Exmoor and the lush, sheer coastline of North Devon may be the most famous landscape never visited. Atlantis, Avalon and Camelot: For most people, this “Lorna Doone Country” has that same mystical quality. It’s a place more imaginatively conjured than actually explored. Unlike its mythical sisters, though, Exmoor and the channel coastline do exist—it’s just difficult to get to them. Perhaps that’s one of the elements that make the region so charming.
Train lines don’t run to this part of the country; even Brunel would have had a hard time building a line along this coast. There’s really only one way in and out of the area: the A39 west from the M5 at Bridgenorth. This is not dual-carriageway, but a country drive through the hedgerows of West Somerset. You might detour through the village of Nether Stowey for a visit to the cottage of Samuel Taylor Coleridge (in season) or refreshment at the Ancient Mariner pub across the street.
A couple of miles before the coast at Minehead, the medieval village of Dunster is something not to be passed by. Park in the convenient lot on the village outskirts and walk down an unspoiled, cobbled medieval street (complete with early 17th-century timbered Yarn Market) to Dunster Castle.
Minehead has long been a seaside playground for West Somerset. One of the two remaining Butlins holiday camps dominates the seafront. From here, the A39 follows the channel coast all the way to Cornwall.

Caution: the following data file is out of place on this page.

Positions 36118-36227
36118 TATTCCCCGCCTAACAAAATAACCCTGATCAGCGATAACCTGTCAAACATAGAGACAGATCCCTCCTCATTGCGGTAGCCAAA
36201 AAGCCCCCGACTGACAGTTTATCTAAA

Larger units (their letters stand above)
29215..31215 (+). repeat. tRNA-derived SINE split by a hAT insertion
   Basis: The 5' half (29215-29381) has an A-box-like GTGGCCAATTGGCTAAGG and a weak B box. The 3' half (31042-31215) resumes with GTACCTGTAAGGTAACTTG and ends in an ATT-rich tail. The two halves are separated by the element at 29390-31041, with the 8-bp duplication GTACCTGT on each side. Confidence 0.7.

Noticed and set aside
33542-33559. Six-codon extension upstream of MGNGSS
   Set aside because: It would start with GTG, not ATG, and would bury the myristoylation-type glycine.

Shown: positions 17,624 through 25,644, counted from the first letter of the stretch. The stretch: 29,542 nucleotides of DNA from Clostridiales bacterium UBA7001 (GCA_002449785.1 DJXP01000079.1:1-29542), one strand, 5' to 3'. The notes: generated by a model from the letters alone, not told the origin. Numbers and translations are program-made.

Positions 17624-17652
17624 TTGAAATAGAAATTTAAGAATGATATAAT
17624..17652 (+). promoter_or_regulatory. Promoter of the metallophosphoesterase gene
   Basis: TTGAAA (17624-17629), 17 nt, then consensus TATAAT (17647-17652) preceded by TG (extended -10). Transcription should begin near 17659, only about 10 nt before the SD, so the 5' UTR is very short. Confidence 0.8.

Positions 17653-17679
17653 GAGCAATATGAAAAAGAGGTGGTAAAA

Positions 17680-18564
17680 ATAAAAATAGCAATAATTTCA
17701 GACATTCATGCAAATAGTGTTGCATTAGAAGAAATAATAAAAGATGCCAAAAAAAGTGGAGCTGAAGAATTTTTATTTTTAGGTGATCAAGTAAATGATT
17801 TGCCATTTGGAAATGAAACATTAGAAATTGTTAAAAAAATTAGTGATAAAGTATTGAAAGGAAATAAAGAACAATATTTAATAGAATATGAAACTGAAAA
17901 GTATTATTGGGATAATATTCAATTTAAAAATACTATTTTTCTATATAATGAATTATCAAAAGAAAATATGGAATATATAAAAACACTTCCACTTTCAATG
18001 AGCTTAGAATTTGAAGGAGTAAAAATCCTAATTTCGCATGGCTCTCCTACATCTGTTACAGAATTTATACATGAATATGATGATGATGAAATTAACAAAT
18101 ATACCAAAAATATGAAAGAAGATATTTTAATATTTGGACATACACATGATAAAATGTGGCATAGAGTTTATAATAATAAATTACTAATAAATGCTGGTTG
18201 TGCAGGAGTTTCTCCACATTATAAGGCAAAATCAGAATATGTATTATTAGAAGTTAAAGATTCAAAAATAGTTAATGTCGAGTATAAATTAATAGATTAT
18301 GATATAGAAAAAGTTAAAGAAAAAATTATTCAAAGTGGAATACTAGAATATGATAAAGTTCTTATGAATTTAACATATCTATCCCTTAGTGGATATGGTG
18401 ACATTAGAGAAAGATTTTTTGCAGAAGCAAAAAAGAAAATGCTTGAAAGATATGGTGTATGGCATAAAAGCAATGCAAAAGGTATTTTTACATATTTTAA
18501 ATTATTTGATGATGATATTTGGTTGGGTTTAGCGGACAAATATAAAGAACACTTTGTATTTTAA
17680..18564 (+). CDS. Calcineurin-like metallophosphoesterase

From the quaint village of Porlock, the road bobs and weaves two miles up Porlock Hill at a 25 percent gradient to the northern plateau of Exmoor. At the top, views sweep over the coast and the broad Bristol Channel to South Wales in the distance, and south across ripples of rock and heather to the horizon. A herd of wild Exmoor ponies grazes contentedly, unmindful of the chill wind off the Atlantic. The dark, stubby breed has broad faces and thick coats adapted to their environment.
Extending 30 miles to the south, Exmoor National Park stretches over rolling moors swathed in heather, bracken and gorse. Waters off the hard, limestone plateaus have worn narrow river valleys on their way to the coast. In the valleys, trees and arable crops grow, and there are farms and villages.
Across 50 miles or more to the southwest, the coastline drops precipitously into the sea, often from this plateau of hundreds of feet. Deep ravines in the coastline break down to the shore where the rivers meet the sea. In these breaks grew the harbor towns and villages that pock the coast from Minehead to Clovelly.